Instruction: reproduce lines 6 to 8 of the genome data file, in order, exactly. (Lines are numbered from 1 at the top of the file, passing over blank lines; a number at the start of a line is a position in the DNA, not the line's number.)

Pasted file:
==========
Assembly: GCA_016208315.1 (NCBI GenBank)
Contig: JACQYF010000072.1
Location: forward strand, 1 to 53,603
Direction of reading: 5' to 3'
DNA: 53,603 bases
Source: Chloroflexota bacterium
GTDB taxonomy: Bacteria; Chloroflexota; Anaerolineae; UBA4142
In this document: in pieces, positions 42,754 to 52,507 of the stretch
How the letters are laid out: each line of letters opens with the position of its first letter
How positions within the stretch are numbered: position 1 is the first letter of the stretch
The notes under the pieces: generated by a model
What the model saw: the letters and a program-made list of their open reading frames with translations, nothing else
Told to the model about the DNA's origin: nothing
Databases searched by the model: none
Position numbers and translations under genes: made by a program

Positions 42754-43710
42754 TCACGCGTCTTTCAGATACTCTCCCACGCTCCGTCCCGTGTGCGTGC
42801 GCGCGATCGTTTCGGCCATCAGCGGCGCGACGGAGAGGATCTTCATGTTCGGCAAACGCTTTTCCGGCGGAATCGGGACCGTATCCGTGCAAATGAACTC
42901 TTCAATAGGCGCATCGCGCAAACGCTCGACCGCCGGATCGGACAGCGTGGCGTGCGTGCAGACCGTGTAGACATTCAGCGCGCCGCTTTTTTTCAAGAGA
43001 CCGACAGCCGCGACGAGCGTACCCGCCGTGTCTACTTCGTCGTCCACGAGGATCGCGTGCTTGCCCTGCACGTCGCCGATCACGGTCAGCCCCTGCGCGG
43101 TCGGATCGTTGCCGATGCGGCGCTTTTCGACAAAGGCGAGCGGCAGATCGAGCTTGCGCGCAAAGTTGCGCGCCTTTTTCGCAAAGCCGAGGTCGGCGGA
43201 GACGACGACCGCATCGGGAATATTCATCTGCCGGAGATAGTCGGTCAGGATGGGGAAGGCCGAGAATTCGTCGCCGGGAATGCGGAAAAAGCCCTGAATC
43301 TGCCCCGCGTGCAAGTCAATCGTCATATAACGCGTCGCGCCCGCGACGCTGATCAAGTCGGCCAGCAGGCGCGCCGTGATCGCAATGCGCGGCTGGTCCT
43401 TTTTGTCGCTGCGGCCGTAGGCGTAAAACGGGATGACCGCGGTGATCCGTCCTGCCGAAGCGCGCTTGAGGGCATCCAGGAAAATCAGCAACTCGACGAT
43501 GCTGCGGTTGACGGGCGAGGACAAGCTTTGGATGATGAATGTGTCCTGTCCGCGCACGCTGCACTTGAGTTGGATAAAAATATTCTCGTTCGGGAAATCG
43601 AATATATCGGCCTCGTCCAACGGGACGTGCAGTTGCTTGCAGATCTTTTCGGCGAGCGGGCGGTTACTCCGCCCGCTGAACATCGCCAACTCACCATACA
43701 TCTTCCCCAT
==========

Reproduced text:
Source: Chloroflexota bacterium
GTDB taxonomy: Bacteria; Chloroflexota; Anaerolineae; UBA4142
In this document: in pieces, positions 42,754 to 52,507 of the stretch